"Virgil, be courteous to the woman I love."

Alighieri's head snapped to the slightly smiling Ivanova, then to Talia's extended hand and, via her Psi-Corps insignia, back to Ivanova. "What?!"

"Virgil, meet Talia Winters, formerly of Babylon 5, now formerly of Psi-Corps. Talia, this is Commander Sergeant Major Alighieri, also known as Virgil."

Dumbfounded, Alighieri accepted the offered hand. Squeezing it gingerly, he let the PPG come down. He almost dropped it when Talia smiled at him. "Pleasure to meet you," the telepath said quietly.

Extracting his hand from Talia's firm grasp, Alighieri regained his talent of speech. "How do you know you're not putting the pinch on her brain?" he asked Talia, gesturing towards Ivanova with the PPG.

"This bothers you, then," Talia said and unhooked her Psi-Corps badge from her coat. She handed the silvery piece of metal to the sergeant who studied it all around. "Keep it. I won't be needing it anyway," the telepath said. "Besides, if this were a Corps' plan, we wouldn't be standing here chatting."

"No, I believe we would be dead," Ivanova added.

"Yes, you would be very dead by now," Talia confirmed and put her hands into the pockets of her overcoat, suddenly feeling very tired because of all the negative emotions floating around in the thick, tense atmosphere of the hall. Ivanova would have none of it, however; she took out one of Talia's hands and laced her fingers with it.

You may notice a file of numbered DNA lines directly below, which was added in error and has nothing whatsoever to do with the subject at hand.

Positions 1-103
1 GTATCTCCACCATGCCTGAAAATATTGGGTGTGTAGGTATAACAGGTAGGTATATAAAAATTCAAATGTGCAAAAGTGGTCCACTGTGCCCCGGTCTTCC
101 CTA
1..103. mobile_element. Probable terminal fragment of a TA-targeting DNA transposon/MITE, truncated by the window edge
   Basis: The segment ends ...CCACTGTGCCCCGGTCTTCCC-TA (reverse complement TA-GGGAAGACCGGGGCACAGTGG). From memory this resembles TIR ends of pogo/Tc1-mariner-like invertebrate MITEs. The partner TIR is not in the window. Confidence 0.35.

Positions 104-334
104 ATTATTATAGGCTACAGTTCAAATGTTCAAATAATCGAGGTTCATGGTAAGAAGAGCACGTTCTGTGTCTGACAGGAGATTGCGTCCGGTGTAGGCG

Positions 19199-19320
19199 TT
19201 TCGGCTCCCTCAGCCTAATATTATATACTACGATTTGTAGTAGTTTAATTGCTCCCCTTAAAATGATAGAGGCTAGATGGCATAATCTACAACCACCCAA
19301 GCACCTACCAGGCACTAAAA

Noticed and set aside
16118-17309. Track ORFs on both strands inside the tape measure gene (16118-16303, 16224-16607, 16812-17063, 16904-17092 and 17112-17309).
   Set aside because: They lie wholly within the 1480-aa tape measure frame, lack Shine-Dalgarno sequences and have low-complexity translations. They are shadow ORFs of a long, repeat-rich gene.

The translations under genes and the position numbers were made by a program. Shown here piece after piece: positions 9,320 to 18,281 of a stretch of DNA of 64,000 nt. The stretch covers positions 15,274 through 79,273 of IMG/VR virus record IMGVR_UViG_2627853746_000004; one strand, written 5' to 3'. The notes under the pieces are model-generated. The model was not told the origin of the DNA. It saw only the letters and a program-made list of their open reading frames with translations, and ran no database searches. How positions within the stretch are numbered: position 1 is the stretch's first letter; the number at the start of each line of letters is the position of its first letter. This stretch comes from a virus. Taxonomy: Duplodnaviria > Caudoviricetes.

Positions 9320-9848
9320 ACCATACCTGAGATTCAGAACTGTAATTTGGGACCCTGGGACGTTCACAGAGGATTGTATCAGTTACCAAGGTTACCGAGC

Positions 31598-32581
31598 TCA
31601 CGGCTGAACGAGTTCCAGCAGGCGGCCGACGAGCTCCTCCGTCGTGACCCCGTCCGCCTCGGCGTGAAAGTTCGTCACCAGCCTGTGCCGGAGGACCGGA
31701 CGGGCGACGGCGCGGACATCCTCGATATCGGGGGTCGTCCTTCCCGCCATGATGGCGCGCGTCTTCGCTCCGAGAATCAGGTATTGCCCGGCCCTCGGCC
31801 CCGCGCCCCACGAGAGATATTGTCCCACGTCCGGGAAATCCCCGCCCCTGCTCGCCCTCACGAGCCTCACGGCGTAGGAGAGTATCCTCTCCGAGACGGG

"Well then, young lady. You have some very serious explaining to do," Alighieri grated to Ivanova, who just smiled at him. "Start at the very beginning."

"All right," Ivanova said and steered the sergeant towards the end of the cavernous hall and the shadowed shape that was Onegin. "It started about three years ago..."

"How's she doing, Mr. DeWeese?"

"Well, the rather shady associates of our host fixed the busted fuel conduit. Did an excellent job, in fact," DeWeese said, folding his arms on his chest. "I'm quite surprised."

"Me, too," Ivanova said and sat in the captain's chair with a sigh.

"Long day, ma'am?"

"You could say that."

"Me and Jo-Jo can handle the take-off, you go take a nap. Ma'am," he added as an afterthought. "Please."